I had close company while I peeled and chopped the carrots and parsnips.  My Teddy B. has learned that if he stands underneath me when I'm cooking, something is bound to drop into his territory.  He kept making off with my dropped veggies, and it made me smile.  He's so cute, my little thief.  



I don't know red meat very well.  In fact this was the first time I cooked a pot roast.  It was more expensive than I imagined, and it went from a little too small, to way too big at the store.  I got the one roast that was a little too small.  I cut a big hunk of fat off of it too.  It cooked down a lot.  So I hope you learn from my mistake.  Don't get a roast that isn't big enough.

One last thing:  I didn't make the gravy.  I just used the liquid in it's state.  Nothing seemed to need moisture.  But I'll leave the instructions for it.  It probably would have been nice.

Winter Storm Pot Roast 

(2-pound) boneless chuck roast, trimmed and cut in half 
1/4 cup lower-sodium soy sauce 
garlic cloves, minced 
1 cup beef broth 
(.5-ounce) package dried morels
1 tablespoon cracked black pepper
3 tablespoons sun-dried tomato paste 

1/4 cup sundried tomatoes, chopped
medium onions (about 3/4 pound), quartered 
(16-ounce) package carrots, cut into 2-inch pieces 
16 oz parsnips, chopped 
1 tablespoon vegetable oil
1 1/2 tablespoons all-purpose flour
3 tablespoons water


Use a pepper mill to pepper the roast on both sides.  Combine the soy sauce and garlic. Add it to a large zip-top plastic bag.  Place the steak in the bag with the liquid. Seal the bag and marinate the roast in the refrigerator for at least 8 hours, turning bag occasionally.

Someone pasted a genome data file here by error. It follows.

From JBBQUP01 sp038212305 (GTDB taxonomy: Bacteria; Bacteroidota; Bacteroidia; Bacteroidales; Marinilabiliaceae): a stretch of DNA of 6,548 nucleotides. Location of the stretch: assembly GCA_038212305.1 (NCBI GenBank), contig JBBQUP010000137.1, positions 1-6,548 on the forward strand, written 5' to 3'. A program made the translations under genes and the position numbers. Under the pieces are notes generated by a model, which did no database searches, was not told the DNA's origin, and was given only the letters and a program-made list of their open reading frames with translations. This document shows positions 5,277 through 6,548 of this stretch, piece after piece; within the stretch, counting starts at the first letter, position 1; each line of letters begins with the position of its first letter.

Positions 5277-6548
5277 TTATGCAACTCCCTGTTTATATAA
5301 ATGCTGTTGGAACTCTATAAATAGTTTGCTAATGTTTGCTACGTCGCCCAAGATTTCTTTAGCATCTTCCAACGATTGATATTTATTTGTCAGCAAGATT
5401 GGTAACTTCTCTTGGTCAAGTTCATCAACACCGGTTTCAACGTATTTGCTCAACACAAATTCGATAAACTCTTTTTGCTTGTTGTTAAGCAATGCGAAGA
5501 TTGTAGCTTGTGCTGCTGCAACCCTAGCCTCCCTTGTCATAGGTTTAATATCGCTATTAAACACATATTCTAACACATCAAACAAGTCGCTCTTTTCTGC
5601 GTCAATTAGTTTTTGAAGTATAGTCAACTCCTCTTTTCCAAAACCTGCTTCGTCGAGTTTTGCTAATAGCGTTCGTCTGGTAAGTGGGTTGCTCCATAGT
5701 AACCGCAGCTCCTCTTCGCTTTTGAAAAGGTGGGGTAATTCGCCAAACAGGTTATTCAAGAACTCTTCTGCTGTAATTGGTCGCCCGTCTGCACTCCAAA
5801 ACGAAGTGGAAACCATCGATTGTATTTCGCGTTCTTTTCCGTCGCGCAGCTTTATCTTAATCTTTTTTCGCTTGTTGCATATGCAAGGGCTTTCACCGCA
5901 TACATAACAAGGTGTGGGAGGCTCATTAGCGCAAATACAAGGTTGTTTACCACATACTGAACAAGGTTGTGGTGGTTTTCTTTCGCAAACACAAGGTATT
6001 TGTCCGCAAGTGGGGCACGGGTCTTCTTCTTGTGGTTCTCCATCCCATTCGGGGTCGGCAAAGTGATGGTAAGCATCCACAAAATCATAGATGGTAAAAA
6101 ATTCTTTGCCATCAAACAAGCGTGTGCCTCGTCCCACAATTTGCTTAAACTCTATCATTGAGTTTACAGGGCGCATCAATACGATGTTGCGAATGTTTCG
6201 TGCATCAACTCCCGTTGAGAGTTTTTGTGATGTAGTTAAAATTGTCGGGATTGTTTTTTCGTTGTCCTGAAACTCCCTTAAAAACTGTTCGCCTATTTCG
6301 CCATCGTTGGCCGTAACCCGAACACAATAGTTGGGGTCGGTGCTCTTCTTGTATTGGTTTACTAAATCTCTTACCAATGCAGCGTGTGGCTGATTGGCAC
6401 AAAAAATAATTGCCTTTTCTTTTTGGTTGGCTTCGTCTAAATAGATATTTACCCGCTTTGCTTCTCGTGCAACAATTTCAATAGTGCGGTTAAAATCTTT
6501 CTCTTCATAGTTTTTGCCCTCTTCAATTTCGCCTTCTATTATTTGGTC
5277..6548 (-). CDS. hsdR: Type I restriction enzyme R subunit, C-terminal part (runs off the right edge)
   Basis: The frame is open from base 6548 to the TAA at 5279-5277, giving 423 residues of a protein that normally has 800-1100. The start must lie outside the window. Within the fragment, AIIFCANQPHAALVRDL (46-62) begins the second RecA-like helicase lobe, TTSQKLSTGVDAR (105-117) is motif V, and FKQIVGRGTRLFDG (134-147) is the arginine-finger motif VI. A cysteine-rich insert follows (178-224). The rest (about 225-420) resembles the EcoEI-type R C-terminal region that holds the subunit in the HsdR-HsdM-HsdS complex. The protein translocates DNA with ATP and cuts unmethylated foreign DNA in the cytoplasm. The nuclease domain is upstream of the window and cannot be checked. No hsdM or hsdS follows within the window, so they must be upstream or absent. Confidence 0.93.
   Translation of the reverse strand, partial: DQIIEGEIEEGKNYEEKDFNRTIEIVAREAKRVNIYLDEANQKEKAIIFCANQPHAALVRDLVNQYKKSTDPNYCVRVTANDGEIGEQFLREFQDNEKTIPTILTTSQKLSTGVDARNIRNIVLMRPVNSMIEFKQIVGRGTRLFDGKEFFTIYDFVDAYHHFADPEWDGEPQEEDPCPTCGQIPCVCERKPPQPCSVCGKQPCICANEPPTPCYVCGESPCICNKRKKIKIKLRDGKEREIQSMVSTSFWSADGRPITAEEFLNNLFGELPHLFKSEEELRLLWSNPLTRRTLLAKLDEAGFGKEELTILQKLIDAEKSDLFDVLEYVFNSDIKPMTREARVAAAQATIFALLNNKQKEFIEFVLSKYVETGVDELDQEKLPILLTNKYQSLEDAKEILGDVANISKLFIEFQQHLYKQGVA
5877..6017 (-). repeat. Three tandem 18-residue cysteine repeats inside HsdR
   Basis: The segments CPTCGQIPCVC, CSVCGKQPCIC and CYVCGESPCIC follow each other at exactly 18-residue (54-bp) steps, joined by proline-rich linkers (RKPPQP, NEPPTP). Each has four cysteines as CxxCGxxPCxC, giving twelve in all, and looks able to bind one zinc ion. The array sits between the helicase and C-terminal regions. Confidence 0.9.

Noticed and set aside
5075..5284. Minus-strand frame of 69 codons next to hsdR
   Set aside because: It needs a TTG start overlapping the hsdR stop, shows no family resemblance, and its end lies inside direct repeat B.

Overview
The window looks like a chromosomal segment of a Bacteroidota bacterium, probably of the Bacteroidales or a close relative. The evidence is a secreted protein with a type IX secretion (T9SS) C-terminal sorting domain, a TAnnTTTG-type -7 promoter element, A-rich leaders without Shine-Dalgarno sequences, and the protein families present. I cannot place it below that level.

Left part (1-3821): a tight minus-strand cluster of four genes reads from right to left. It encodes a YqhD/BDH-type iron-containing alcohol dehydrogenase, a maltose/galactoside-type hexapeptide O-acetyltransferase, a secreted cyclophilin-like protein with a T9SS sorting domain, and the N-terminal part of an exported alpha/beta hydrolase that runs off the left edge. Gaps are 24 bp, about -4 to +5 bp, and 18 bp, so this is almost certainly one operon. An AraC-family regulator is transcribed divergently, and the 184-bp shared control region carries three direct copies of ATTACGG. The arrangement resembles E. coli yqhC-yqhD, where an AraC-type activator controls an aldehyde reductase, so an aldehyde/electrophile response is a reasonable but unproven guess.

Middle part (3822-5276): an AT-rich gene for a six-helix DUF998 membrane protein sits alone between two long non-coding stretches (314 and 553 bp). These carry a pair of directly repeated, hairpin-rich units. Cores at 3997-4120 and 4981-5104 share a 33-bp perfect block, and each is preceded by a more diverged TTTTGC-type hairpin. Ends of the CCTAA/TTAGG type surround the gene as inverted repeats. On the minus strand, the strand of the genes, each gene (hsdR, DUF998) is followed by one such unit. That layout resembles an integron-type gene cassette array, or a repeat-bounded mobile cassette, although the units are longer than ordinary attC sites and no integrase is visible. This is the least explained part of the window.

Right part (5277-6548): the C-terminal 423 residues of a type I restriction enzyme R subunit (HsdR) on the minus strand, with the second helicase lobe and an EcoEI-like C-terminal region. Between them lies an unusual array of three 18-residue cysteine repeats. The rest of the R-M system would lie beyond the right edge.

If you like prepping ahead, you could be cutting your veggies now.  Another opportunity would be during the next step, where you reconstitute the morels.

Bring broth to a boil in a small saucepan; add mushrooms. Remove from heat; cover and let stand 20 minutes. Drain mushrooms.  If you have a cheesecloth, drain the mushrooms with it. I didn't have a cheesecloth, I squeezed the liquid out with my hands. They were clean, so there's nothing wrong with that!  ;)


Remove roast from bag, reserving marinade. Sprinkle roast with pepper, gently pressing pepper into roast. Combine reserved marinade, mushroom broth mixture, and tomato paste; stir well, and set aside.

Place mushrooms, onion, carrot and parsnips in a 6-quart electric slow cooker; toss gently.

Heat oil in a large skillet over medium-high heat. Add roast, browning it well on all sides. I used tongs to help brown the edges.



Place the roast over the vegetables in slow cooker. Pour the tomato paste mixture into pan, scraping to loosen browned bits. Well, since my pan was nonstick, I stirred with a plastic spoon and loosened the bits with the plastic spoon. 

Pour tomato paste mixture over roast and vegetables. Cover with lid; cook on high-heat setting 1 hour. Reduce to low-heat setting, and cook 8 hours or until roast is tender. Place roast and vegetables on a serving platter; keep warm. Reserve liquid in slow cooker; increase to high-heat setting.

Place flour in a small bowl. Gradually add water, stirring with a whisk until well blended. Add flour mixture to liquid in slow cooker. Cook, uncovered, 15 minutes or until slightly thick, stirring frequently. Serve gravy with roast and vegetables.